SARTQ's new exhibition explores the big impact of smaller works
The arts collective teams up with [blank] slate gallery to prove bigger isn’t always better.
| 6:00 a.m. July 27, 2016
Arts + Entertainment
Bigger isn’t always better. Whether you’re dining in a cozy café, watching live music in a small theater or enjoying a beer in a quaint dive bar, there’s something to be said for the intimacy that’s often found in the small scale.
The same can be said for art. Some of the most profoundly influential works in history were small. Leonardo da Vinci’s “Mona Lisa,” for example, is regarded as one of the most famous works of art in the world. It measures just 30 inches by 21 inches.
With its newest exhibition, “Small Works,” local contemporary arts collective SARTQ has this in mind, exploring the smaller side of its artists’ works.
Running July 29 through Aug. 20 at [blank] slate gallery, the exhibition features 25 pieces by 12 participating artists in mediums including painting, printmaking, sculpture and more.
The idea came about when SARTQ Executive Director Tim Jaeger met [blank] slate Associate Director Rae Ramos on the Ringling College Campus. The gallery had just relocated to its new location on Pineapple Avenue, and its small space presented a unique opportunity for both the gallery and the collective.
“As a collective, we pride ourselves on collaborating with other organizations,” says Jaeger. “It was a great way to bring more exposure to the new gallery and demonstrate that Burns Court is an up-and-coming area for galleries again.”
For Ramos, the gallery’s limited space was more than a limitation. It was an opportunity in itself.
“I’m used to seeing a lot of these artists work on a larger scale,” he says. “With the restrictions of the gallery space here, I wanted them to submit smaller-scale pieces to complement that. I was excited to see how it affected their work.”
When it comes to the creative process, there’s nothing like limitation to fuel inspiration. Counterintuitive as it might seem, working small is often more difficult — and time-consuming — than working large.
Without the opportunity to work in big, broad strokes, says Jaeger, the physical act of creation is reduced.
“The whole focus changes,” he says. “With big stuff, gravity kind of takes over. It’s more gestural — using your arms and wrists. With smaller works, they’re right there in front of you. It’s a lot of smaller, more controlled movements, using your hands and fingers — more white-knuckling.”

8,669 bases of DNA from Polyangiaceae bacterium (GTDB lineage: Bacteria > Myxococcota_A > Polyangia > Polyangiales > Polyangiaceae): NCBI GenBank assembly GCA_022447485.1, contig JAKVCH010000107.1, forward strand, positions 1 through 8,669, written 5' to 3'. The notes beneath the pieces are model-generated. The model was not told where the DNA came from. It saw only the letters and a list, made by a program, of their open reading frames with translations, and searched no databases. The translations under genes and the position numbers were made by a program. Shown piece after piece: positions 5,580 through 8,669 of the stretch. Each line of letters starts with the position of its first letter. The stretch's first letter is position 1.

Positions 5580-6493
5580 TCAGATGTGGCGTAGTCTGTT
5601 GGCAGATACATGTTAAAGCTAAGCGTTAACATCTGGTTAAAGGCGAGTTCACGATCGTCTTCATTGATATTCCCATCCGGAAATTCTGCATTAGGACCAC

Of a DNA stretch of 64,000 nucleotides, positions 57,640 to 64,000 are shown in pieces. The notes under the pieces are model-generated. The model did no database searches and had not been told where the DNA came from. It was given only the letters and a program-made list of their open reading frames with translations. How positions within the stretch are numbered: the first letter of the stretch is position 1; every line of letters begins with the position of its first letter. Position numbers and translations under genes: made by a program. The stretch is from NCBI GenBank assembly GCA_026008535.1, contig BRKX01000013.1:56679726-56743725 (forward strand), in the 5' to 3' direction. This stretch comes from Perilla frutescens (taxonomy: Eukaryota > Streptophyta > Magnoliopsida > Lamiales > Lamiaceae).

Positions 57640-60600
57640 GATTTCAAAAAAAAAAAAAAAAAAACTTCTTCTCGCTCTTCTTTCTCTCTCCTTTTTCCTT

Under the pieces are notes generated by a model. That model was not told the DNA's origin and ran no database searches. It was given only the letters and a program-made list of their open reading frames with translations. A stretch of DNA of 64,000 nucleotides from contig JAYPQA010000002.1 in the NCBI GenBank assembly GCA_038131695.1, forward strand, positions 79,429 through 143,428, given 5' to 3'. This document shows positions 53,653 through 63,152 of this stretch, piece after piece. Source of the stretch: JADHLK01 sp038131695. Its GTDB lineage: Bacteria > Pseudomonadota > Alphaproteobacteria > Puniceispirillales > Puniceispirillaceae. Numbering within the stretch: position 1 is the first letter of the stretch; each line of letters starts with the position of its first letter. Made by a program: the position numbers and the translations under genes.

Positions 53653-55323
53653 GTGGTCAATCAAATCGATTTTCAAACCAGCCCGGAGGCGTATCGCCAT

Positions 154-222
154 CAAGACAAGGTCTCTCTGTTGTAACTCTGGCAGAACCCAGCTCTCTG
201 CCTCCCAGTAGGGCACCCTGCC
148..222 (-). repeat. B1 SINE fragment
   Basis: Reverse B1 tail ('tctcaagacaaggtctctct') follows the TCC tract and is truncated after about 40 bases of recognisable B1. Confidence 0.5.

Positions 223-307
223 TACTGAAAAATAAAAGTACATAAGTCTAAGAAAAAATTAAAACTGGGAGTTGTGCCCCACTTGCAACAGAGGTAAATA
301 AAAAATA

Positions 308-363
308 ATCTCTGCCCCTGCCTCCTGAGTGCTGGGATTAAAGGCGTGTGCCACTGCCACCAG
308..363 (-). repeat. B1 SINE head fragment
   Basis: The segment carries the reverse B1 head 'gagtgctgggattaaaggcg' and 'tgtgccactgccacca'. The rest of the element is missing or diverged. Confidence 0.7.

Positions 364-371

But with challenge, there’s also a sense of freedom. Working outside the bounds of one’s typical technique, artists are confronted with the task of re-evaluating their own process.
Working in collaboration with kinetic sculptor Steven Strenk, sculptor Vicky Randall says she was able to see her own artistic approach more clearly.
“We really didn’t’ know each other,” she says of Strenk. “There were no preconceived ideas, which was really freeing. We just started working and experimenting right away. Working alone, you can almost forget what it is you’re thinking. Collaborating allows you to step back and see things more clearly. I’ve been working down one avenue for so long, I needed something to loosen my joints.”
Their collaborative effort, “Sapphire VI,” is a clear blend of their two styles — and an interesting mix of motion and stasis. The stainless steel piece, which stands 52 inches, is a playful arrangement of curved polished steel, wires and blue discs, which Strenk likens to phases of the lunar cycle, or even a Rube Goldberg machine.
“That was a really interesting challenge,” he says. “It’s the kind of thing that reignites that creative spark. My work is mostly kinetic, so trying to convey that sense of motion through something static was exciting.”
SARTQ is about fostering a creative environment, says Jaeger. And even if the artists aren’t physically collaborating, like Strenk and Randall, they’re working together under the collective umbrella to provide something unique. “Small Works,” he says, embodies that mission.
“It’s a chance for artists, collectors and enthusiasts to reconnect,” says Jaeger. “This exhibition is reflective of what SARTQ is all about — creating a community.”